While essentially a cool heist flic, and one of the first, this film is much more. It is a subtle study of human behaviour and the basic characteristics of man and woman. McQueen is the bored rich playboy and Dunaway is the cool, yet seductive private eye, who is not above using her feminine charms to solve a case. From time to time, the film hints at Crown's inner crisis, he is constantly in need of distraction, to prevent himself from dwelling on the fact that his life is essentially empty and meaningless.

Throughout the film, McQueen and Dunaway play a cat and mouse game, both on the professional level and also on the sexual level. The sexual tension during the chess game for example is so palpable, you can't help but be drawn in, dwelling on every stroke of Dunaway's fingers and every twitch on McQueen's face.

Unlike the modern remake, which is vapid by comparison, this film forces the viewer to pay attention, or risk missing the whole point. The pace of the original is much slower than the remake, and so might not appeal to those raised on video games.

The ending of this film gives us some real insight into the true nature of the relationships between men and women.

Overall, this film is a modern masterpiece.
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The Crown Affair is an Under-rated Masterpiece
filmphilosopher4 March 2003
I had to write this comment after reading the other comment about this fantastic film. You must watch this with the anticipation of someone about to relish an intricate and complex dish, with the feel of The Italian Job in mind, with the knowledge that Steve McQueen is the epitome of cool (see the Tao of Steve), and with the desire to see Movie Making as it should be. This is at base a heist movie, but with Steve at the helm as a wealthy businessman who is in it for kicks, you ride along with him and enjoy his every conquest of Faye Dunaway. The "Chess with Sex" scene is very sensual and has been mimicked in many movies (Austin Powers). The soundtrack is fantastic and I think "Windmills of Your Mind" won an Oscar for Best Soundtrack. The multi-split-screen views are, in my opinion, very clever as they tell different parts of the story whilst building the suspense, as well as looking very stylish. The ending is not confusing, it is intriguing, bittersweet, tantalising, and surprising. Watch and enjoy, those in the know.
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The Perfect Crime
thinker169110 July 2006
The Thomas Crown affair begs the question. What do the rich think of when they are bored? Norman Jewison decided to answer that question with a subtle, but over the top version of cops and robbers. Thomas Crown (suprisingly, but adroitly played by Steve McQueen) is a bored, millionaire who asks, "Who do I want to be tomorrow?" To that end, he decides on 'kicks.' In what seems like an absentminded challenge to himself, Crown designs and implements a down to the minute bank robbery. The plan is fantastic. He selects and hires five total strangers at random, instructs them on their part of the Bank robbery, then sets them in motion. What follows is perhaps the finest cat and mouse crime game between two intelligent and sophisticated players. Faye Dunaway plays Vicki Anderson, a top notch insurance investigator who for ten percent of recovered loot promises the capture of her agile quarry. Standing by to arrest the elusive Crown is Paul Burke, who plays Lt. Edward 'Eddy' Malone. Jack Weston portrays Erwin Weaver the get-a-way driver who could jeopardize Crowns Perfect crime. With the famous, "Windmills of your Mind" theme song, the viewer is hauntingly allowed into the mind of a sympathetic man and one cannot help but root for the thief. This film was McQueen's favorite. *****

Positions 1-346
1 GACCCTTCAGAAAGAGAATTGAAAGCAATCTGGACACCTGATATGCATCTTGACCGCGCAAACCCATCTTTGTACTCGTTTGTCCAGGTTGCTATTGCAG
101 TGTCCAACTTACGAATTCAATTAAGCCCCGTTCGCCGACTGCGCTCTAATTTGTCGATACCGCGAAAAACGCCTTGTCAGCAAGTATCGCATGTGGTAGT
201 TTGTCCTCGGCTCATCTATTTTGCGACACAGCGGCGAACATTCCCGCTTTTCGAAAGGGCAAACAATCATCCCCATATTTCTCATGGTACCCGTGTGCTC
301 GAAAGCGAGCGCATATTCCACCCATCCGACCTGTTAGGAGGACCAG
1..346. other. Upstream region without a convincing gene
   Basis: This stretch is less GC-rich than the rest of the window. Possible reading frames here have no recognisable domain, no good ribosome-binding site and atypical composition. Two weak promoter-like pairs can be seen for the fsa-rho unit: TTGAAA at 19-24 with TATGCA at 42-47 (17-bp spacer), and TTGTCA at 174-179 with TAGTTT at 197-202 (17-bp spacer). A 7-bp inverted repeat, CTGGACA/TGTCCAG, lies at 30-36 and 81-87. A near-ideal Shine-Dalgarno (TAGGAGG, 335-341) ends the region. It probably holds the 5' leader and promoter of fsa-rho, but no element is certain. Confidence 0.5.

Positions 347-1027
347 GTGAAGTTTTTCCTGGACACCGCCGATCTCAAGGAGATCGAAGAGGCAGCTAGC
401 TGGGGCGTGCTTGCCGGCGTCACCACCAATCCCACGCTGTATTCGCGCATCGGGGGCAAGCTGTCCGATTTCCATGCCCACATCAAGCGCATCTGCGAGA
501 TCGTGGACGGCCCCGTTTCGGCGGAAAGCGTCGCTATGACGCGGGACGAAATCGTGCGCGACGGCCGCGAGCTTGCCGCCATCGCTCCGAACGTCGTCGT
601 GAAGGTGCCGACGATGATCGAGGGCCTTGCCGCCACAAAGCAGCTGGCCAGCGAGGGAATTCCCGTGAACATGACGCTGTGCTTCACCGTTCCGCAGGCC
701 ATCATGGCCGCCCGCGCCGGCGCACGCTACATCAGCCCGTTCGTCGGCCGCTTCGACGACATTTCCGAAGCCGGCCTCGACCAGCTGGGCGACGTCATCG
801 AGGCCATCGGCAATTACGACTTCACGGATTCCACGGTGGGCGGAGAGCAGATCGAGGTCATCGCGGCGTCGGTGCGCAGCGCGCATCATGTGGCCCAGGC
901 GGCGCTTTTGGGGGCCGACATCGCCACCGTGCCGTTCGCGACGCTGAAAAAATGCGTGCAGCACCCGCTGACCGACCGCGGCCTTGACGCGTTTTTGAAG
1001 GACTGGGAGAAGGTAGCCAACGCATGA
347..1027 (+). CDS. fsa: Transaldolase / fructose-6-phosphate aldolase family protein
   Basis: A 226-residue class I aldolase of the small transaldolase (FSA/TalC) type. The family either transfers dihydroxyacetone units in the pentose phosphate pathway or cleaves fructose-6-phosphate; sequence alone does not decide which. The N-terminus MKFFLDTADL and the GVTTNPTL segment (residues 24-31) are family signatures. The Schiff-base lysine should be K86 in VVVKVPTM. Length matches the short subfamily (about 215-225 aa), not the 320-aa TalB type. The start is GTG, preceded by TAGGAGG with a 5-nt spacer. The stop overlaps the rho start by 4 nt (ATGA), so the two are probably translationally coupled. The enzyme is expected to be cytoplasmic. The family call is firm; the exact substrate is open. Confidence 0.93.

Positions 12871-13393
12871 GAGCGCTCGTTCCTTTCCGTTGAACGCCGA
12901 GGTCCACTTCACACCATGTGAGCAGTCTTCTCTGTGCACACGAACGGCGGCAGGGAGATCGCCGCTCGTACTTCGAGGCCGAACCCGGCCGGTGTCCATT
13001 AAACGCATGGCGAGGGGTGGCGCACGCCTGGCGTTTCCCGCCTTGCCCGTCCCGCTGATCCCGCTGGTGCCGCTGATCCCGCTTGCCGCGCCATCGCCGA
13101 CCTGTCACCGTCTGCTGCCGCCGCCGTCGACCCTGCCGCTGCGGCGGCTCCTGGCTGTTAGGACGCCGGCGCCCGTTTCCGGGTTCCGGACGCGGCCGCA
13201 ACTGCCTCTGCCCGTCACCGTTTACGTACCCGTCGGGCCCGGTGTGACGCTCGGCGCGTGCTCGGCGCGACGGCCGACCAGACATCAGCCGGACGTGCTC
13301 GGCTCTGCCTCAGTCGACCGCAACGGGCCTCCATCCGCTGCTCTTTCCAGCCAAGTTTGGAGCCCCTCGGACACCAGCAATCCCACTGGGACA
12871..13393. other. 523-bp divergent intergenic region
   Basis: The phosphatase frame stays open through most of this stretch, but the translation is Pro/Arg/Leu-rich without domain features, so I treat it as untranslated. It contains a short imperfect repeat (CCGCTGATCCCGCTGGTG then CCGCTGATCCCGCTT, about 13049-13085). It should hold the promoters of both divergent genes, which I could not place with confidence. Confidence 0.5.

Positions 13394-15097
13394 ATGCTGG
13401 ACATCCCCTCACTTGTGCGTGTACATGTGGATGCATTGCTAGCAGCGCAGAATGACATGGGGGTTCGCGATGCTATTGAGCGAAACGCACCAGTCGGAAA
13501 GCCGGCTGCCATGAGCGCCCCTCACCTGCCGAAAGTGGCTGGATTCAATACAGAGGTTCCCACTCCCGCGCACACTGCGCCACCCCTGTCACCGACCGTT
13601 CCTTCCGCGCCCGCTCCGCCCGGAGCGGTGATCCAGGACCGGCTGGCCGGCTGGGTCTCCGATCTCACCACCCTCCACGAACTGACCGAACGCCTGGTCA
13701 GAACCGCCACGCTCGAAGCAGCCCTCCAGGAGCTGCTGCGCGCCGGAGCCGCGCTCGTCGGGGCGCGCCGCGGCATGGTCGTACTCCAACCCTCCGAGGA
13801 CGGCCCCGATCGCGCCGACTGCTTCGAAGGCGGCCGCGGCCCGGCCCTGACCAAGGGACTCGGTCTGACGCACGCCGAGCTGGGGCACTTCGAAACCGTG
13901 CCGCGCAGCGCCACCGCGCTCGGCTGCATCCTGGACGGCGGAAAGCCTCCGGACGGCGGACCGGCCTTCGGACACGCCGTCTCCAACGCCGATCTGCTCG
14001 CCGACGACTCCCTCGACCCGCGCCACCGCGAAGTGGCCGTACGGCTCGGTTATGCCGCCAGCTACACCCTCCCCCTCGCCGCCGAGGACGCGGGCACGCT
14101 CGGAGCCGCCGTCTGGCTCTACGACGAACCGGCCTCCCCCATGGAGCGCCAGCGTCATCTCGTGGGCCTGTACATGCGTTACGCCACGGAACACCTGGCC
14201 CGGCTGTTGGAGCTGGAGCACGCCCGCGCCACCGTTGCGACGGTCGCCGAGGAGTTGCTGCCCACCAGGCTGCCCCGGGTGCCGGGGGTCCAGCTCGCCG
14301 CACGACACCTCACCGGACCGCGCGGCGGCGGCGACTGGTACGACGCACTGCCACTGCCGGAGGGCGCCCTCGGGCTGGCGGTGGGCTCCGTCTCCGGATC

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An Affair To Remember
G_a_l_i_n_a14 March 2006
The original "Thomas Crown Affair" directed by Norman Jewison is one of the coolest movies ever made and great fun for all of its 100 minutes - a clever bank-heist caper combined with the sensual romance where both participants (the brilliant bank robber and his match, the sultry and shrewd insurance investigator) are sophisticated, quick-witted and oh so cool. The split-screen technique really works well in this movie and I should mention the song "The Windmills of Your Mind" by Michel Legrand that very deservingly received an Oscar - and it does not happen often in the best song categories.

The chess game between "King Of Cool" Steve McQueen and 27 year old Faye Dunaway in the most provocative dress possible is one of the sexiest and most exiting without actual sex involved (my favorite kind of scenes - let my imagination work, let everything happen in my mind) scenes ever filmed. IMO, the 60s was one of the best dressed decades ever with the first wave of mini (and I mean it) skirts and elegant suits and dresses.

From Faye Dunaway's interview to "USA Today" about working with McQueen, "We had the most magical spark. Our hearts and souls combined. There was no romance off screen but on screen it was like a smack."